Tag Archives: CME

New Rules on Continuing Medical Education

The rules on continuing medical education (“CME”) have changed since a new agreement between the Italian government, the Italian Regions and the autonomous provinces of Trento and Bolzano has come into force on February 2, 2018. You may find the new agreement here or here (only in Italian, sorry).

The agreement is an “upgraded version” of the previous principles, which remain largely unchanged, but are now better defined, stricter and hopefully more effective.

  • THE RIGHT TO CME. Health care professionals (“HCPs”) have the right to obtaining CME and regulators will need to remove impediments in order to allow the exercise of such right.
  • ACCREDITATION OF PROVIDERS. As before, providers of CME need to be accredited, but accreditation will be subject to stricter rules, which particularly focus on avoiding any conflicts of interest. Providers will also need to adopt an internal regulation setting forth how to prevent and exclude (even potential) conflicts of interest.
  • SPONSORSHIP OF EVENTS. Sponsorship of CME events will be possible by private companies, provided that the principles of transparency, objectivity, impartiality and independence are complied with. No advertisement of medicinal products or medical devices can be carried out during the CME event, but only before, after and outside the event. No direct payments or reimbursements are allowed to speakers or moderators of the CME events.
  • NO ACCESS TO PERSONAL DATA OF HCPs. On the data protection front, note that sponsors of CME cannot have access to lists and addresses of participants, speakers or moderators.
  • SPONSORSHIP OF HCPs. Lastly, HCPs may be sponsored by commercial firms operating in the health industry, but cannot fulfil more than one third of their CME requirement through such sponsorship. This is bound to change how CME has been handled before, forcing HCPs to bear the cost of at least two thirds of their CME requirements.

Have a great weekend!


Continuing Medical Education: New Rules under Italian Law (and How to Comply with Them)

A new regulation has been enacted in Italy, overhauling continuing medical education regulations. The new provisions will not only have an impact on healthcare professionals, who are subject to educational requirements, but also on pharmaceutical companies and medical devices manufacturers supporting educational events and congresses, as well as on third party providers and organizers. The new regulation has been adopted following consensus among regional authorities and the Ministry of Health on February 2, 2017.

The national commission for continuing medical education is entrusted with the task of determining the requirements and quality levels of educational events, as well as the minimum educational goals applicable nation-wide. The commission shall also adopt a manual for the certification of event organizers (so called CME providers). Regional authorities, on the other hand, must ensure a proper and adequate planning for medical education within their territories.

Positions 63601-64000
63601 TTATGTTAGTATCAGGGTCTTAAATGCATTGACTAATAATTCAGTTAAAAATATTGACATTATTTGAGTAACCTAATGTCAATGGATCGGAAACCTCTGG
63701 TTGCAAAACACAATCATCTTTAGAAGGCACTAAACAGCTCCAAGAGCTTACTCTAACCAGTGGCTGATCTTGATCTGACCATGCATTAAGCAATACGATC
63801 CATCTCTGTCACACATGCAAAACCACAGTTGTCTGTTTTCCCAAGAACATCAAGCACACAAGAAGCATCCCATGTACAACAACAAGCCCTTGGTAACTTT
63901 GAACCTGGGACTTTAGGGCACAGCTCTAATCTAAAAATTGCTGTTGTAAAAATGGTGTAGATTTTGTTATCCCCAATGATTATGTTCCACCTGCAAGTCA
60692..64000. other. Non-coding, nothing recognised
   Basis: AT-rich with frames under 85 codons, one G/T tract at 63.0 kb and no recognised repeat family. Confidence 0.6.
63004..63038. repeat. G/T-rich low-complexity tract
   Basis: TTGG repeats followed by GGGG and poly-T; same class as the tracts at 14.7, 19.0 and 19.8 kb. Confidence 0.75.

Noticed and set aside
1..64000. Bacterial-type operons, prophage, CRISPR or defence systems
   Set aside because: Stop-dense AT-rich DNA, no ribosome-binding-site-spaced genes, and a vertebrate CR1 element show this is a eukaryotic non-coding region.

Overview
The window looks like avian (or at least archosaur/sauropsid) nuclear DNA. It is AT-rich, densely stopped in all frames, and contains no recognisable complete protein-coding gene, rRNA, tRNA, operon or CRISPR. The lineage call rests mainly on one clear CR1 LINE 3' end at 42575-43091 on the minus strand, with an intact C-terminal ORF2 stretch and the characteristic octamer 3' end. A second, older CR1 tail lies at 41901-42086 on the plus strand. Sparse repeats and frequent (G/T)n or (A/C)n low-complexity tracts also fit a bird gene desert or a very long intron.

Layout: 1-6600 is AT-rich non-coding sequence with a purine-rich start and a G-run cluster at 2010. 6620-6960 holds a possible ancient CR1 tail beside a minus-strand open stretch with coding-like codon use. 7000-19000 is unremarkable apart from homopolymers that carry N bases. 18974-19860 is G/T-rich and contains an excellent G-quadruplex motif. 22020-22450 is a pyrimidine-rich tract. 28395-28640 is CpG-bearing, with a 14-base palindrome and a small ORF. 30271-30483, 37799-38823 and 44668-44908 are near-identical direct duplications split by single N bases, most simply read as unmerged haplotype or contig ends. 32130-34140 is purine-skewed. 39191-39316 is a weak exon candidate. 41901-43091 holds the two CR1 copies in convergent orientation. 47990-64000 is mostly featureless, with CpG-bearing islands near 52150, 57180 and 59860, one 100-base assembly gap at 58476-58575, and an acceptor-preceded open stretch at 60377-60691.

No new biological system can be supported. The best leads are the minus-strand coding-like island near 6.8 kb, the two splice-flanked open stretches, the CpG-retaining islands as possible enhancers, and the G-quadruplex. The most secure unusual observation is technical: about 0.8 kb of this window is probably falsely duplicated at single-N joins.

Furthermore, each professional shall develop and comply with an individualized educational plan (so called “dossier”), in order to ensure a coherent and complete education. Educational events attended abroad may also be recognized for purposes of medical education, in accordance with the criteria that will be established by the national commission.

As far as industry operators are concerned, the new regulation reiterates and strengthens the requirements of transparency and independence of educational providers from pharmaceutical/medical device companies. In particular:

  • CME providers must disclose any relationship between speakers/moderators and any private entity active in the healthcare industry;
  • CME providers must not have any direct or indirect interest in any pharmaceutical/medical device businesses or engage in any relationship with such businesses, other than the sponsorship pursuant to CME regulations;
  • CME providers must not organize any promotional events on specific products; a full segregation of activities between educational CME providers and other event organizers is therefore established;
  • The regulation further expands on the definition of conflict of interests and aims at better regulating all relationships and interests between the industry and educational providers;
  • More stringent provisions concerning advertisement and promotion during educational CME events are introduced, including restrictions for employees of the sponsor to attend educational classes and seminars.

While several provisions of the new regulation directly target CME providers, the industry should also be prepared to the new regulatory framework. Here is a list of what private operators should immediately think of:

  • Train your staff on the new regulations (both at your headquarters and on the field);
  • Check if internal company procedures needs to be updated;
  • Check if internal sponsorship documentation (including contracts) needs to be updated;
  • Review ECM providers with whom you usually work to ensure they comply with the new requirements and avoid conflicts of interests.